In Brazil, cane sugar has long been grown as more than just food: long before E10 became available across Europe, Brazilians were already buying alcohol-fuel mixtures at the pump – even E100, that is to say, pure ethanol. To make sugar and alcohol, essentially only the sugar cane juice is used. The residue left behind after the cane has been crushed is known as bagasse. Though this fibrous plant residue can be used to produce ‘second-generation ethanol’, there has been little large-scale production to date.
RWE is now trialling a different application: from 2020, 80 percent of the fuel source for the power plant in Amer (Netherlands) will be biomass. To date, the station has used wood pellets imported from the Baltic states, but will now start testing Brazilian bagasse pellets.
Raízen, a joint venture between Brazilian conglomerate Cosan and Anglo-Dutch oil major Shell, is one of Brazil’s biggest bio-ethanol producers.
In February, representatives of Essen energy firm RWE visited Raízen’s production facilities west of São Paulo. The federal state which shares its capital city’s name is the centre of Brazil’s sugar industry. The region has been used as arable land for 150 years, so “planting sugar cane is not going to cause soil fatigue”, says RWE Executive Board member Roger Miesen. This will ensure that no forest clearance will be needed in order to farm the land.
Raízen produces both sugar and ethanol from the sugar cane it grows. Some of the bagasse which results is used to generate electricity and heat – most of it for the firm’s own production facilities. But there is always some left over, and there could be even more if some of the straw which lies unused in the fields after the harvest were used as a source of local power and heat production. Such a move would pay off for Raízen, since the bagasse could then be pressed into pellets and sold as a sustainable export.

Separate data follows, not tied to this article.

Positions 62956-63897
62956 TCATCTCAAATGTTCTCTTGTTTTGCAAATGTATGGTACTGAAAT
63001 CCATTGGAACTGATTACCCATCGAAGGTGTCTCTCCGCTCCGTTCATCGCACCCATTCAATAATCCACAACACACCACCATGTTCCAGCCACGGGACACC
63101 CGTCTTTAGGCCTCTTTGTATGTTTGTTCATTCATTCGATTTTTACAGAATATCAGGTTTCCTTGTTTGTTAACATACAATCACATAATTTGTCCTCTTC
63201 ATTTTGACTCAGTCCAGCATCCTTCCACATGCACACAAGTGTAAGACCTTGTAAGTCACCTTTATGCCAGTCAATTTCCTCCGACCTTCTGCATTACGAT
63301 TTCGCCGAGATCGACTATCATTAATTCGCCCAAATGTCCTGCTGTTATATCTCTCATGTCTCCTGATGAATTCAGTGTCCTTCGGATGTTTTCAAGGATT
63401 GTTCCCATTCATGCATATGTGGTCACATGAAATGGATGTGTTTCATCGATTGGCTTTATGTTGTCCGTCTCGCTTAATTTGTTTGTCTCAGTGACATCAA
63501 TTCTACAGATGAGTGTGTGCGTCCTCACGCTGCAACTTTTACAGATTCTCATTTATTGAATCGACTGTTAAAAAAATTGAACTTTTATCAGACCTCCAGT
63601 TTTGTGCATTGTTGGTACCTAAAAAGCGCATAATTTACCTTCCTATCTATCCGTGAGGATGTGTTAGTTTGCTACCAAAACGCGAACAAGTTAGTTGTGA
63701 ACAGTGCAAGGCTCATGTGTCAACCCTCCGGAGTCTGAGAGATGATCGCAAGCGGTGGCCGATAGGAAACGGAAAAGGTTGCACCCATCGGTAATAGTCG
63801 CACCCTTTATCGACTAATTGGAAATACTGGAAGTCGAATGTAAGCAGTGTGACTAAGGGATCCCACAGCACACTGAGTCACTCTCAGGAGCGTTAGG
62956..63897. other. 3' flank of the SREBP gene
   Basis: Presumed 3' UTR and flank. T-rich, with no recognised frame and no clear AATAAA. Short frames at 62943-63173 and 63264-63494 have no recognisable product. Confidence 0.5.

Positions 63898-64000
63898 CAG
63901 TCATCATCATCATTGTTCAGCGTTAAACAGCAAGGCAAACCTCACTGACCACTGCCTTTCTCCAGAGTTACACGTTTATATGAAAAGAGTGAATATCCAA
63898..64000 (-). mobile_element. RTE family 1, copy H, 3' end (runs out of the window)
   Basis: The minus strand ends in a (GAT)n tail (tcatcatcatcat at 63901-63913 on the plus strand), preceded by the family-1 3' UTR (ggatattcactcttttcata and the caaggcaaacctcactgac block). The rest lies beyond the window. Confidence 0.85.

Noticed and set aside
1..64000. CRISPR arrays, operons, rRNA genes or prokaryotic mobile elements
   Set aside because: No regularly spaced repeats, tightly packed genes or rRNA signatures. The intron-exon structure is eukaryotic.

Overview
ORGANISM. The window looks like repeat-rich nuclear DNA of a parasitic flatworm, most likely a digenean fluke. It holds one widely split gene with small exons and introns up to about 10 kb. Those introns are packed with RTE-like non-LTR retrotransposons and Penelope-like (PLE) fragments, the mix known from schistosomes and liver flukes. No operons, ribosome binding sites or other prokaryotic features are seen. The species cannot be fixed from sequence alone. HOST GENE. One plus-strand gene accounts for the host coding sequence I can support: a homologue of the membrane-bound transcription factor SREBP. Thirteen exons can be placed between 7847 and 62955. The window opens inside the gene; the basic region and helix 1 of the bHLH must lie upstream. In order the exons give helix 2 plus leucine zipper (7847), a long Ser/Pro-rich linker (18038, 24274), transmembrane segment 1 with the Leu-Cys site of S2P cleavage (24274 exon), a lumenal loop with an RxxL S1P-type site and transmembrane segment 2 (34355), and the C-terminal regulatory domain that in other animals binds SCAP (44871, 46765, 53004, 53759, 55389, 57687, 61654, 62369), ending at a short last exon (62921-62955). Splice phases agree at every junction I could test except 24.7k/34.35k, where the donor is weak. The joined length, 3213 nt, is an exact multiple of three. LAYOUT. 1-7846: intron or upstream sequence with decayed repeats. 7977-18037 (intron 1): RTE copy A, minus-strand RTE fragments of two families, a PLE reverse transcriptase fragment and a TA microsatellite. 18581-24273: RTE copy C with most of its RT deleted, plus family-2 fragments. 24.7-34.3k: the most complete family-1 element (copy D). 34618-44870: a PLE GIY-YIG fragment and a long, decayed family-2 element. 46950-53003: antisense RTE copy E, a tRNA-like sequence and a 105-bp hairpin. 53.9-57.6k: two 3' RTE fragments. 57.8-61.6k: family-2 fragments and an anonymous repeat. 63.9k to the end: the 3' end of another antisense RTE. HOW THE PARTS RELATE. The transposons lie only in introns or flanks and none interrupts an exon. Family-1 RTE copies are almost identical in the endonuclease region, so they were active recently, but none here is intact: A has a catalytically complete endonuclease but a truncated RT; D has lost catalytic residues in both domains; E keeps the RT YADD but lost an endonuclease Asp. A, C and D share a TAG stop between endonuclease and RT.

From RWE’s perspective, using sugar waste as biomass to produce electricity would be an opportunity to move towards a circular economy, with none of the raw vegetable material going to waste, Miesen says, “The by-products are currently not being used, or if they are, not very efficiently. Making optimum use of these products is beneficial from many perspectives.”
One of bagasse’s assets is its ready availability. In Brazil alone, millions of tonnes are produced every year and thus – potentially, at least – available for export. Potentially, because it is a long way from the cane sugar fields of Brazil to the power plants of Europe. And to date, facilities able to produce bagasse pellets for export in industrial quantities have been lacking.
Yet to compete with wood pellets, bagasse pellets would need to be compressed locally, ideally before being transported to the port of Santos. Once this process is up and running, though, RWE thinks that bagasse could compete with wood on price in the longer term.
The latest from the RWE head office in Essen is that ‘project sugar power’ is now in its test phase – and it is not only the logistical issues that are under examination. At the power plant in Amer, near the Dutch town of Geertruidenberg, RWE aims to determine how the pellets perform during milling and combustion, and whether any technical adjustments are needed. To this end, 10,000 tonnes of bagasse pellets will first be burned. “Depending on how the tests go, we may well soon be using more bagasse”, Miesen says.